It was the first ever MicroSociety Chamber of Commerce meeting at Imagine Columbia Leadership Academy, and 5th grader Nikea was nervous. As the newly elected President, she was picked to preside over the afternoon’s activities – and there certainly was a lot of work to be done.
She cleared her throat and tapped twice on the microphone, the sound of which caught the attention of the students and teachers throughout the cafeteria, silencing their chatter. The meeting was ready to begin.
“Hi, everyone. Thanks for coming to the Chamber of…” she paused for a moment, almost forgetting what the meeting was called. “The Chamber of Commerce meeting,” she said as her teacher, Ms. Connelly smiled.
Nikea took a deep breath. She’d never run a meeting before – in fact, she’d never been to a real, official meeting in her life. She was unsure about what to expect as she glanced down at the paper in front of her and leaned into the microphone. “First on the agenda for today’s meeting. We’d like to hear from the business owners in the room about any issues you’ve been having.”
To her surprise, hands shot up around the room. She quickly made the decision to go from one side of the room to the other, so that everyone’s voice could be heard. As the business owners began to speak, Nikea noticed that nearly every student in the room had a pen and paper and were feverishly taking notes.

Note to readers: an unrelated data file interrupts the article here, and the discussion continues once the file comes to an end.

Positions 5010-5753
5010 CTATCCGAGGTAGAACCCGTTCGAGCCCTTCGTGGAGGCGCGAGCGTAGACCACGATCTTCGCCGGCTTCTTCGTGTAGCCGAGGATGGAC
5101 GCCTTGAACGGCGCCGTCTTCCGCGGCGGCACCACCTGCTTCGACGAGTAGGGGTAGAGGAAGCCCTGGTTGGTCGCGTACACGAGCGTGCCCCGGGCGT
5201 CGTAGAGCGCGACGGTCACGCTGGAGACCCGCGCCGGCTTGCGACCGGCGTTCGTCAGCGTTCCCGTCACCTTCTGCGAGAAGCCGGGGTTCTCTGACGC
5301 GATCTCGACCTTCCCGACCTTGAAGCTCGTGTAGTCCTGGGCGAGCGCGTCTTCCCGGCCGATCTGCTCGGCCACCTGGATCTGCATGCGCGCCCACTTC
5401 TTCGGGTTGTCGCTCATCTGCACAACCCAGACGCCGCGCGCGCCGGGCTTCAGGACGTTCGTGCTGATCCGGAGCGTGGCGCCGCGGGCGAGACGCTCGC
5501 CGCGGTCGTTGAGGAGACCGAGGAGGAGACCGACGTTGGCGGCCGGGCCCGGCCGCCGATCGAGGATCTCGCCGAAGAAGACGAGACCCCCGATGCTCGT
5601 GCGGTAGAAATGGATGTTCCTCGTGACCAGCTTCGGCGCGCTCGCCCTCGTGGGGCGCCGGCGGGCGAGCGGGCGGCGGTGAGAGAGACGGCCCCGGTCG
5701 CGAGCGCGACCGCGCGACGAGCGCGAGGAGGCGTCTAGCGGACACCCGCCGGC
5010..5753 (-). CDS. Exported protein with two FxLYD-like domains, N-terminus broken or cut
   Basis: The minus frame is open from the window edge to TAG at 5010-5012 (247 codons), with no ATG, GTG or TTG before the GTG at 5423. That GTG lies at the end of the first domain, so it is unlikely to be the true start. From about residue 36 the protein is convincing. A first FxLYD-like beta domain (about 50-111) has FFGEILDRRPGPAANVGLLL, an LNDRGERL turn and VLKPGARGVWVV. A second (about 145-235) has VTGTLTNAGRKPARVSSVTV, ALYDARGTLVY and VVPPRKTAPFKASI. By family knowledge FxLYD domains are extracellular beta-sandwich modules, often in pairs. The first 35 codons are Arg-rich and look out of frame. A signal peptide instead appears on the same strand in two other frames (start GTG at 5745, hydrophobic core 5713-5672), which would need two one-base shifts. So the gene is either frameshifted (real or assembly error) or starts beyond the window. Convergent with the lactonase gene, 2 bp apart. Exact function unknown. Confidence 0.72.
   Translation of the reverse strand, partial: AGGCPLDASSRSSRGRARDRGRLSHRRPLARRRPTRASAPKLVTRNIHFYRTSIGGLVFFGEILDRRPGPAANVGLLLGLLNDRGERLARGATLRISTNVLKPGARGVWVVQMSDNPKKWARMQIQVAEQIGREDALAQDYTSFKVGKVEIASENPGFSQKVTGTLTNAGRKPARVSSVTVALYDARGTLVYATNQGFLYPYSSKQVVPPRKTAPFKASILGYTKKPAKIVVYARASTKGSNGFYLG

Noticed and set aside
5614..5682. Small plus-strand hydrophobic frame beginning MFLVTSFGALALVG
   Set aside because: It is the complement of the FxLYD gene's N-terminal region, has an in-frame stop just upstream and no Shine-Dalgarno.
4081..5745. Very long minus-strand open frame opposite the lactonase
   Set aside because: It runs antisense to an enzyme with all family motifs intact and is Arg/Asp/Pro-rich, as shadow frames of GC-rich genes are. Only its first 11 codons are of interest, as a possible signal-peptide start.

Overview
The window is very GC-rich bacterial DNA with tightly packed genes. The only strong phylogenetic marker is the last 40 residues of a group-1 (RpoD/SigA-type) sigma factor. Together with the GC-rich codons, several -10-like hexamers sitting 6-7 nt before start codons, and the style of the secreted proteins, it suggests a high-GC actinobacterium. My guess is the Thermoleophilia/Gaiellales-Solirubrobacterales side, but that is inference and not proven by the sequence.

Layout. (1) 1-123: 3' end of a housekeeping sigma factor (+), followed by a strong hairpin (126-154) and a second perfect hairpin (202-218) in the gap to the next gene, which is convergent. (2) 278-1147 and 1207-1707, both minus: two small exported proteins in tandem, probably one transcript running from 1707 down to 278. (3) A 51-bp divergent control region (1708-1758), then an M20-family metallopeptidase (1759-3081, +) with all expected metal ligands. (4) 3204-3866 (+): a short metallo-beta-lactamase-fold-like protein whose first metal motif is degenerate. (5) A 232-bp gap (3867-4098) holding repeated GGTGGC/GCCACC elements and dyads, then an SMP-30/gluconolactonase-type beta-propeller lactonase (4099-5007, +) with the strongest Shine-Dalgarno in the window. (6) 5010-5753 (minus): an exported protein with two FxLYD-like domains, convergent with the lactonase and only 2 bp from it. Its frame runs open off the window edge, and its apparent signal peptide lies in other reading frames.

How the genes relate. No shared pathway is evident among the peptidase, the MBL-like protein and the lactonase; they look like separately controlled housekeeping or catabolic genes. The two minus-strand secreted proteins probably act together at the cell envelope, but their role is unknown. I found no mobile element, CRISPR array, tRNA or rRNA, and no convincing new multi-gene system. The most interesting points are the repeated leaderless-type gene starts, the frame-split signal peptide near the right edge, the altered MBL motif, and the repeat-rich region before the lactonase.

DeSean, who managed the jewelry store, talked about how his employees were always late for work. “It’s really hard to keep them motivated,” he said. Nikea nodded and scribbled some notes on her pad. After several other business owners spoke about the same issue, she had an idea. She whispered to Ms. Connelly, who nodded in agreement.
“If we gave you a checklist of expectations for your employees, do you think that would help?”
The room started buzzing with chatter. “Yes!” DeSean called out from his seat in the fourth row.
“But what if they don’t follow it, what do we do then?” one business owner asked.
Nikea took a moment to think before answering. “Maybe we can come up with a list of consequences, too. We don’t have time today, but I’m adding it to the agenda for our next meeting.” Several business owners nodded in agreement.
Suddenly feeling very accomplished, Nikea moved on to the other items and issues on the meeting’s agenda – like students wandering the hallway without badges. The students talked about ways to fix the issue and punish violators. One student, the University’s Dean, even brought up the idea of a mandatory MicroSociety cleaning detail for repeat offenders.
After the meeting was adjourned, the students broke into smaller groups to go over their notes. Nikea surveyed the room, feeling proud about how the first ever Chamber of Commerce meeting had gone.
A few days later at the next market, it was clearly evident that the meeting had been a success. There was a new energy in the air, and the marketplace was abuzz with activity. Nikea walked around to the business owners, shaking their hands and thanking them for their input.
The next meeting was already on her mind. “I’ll see you at the Town Hall,” she said to DeSean.
“I’ll be there” started DeSean, “We have to do something about the speed of our warehouse delivery service – my employees are using up supplies faster than they can be delivered!”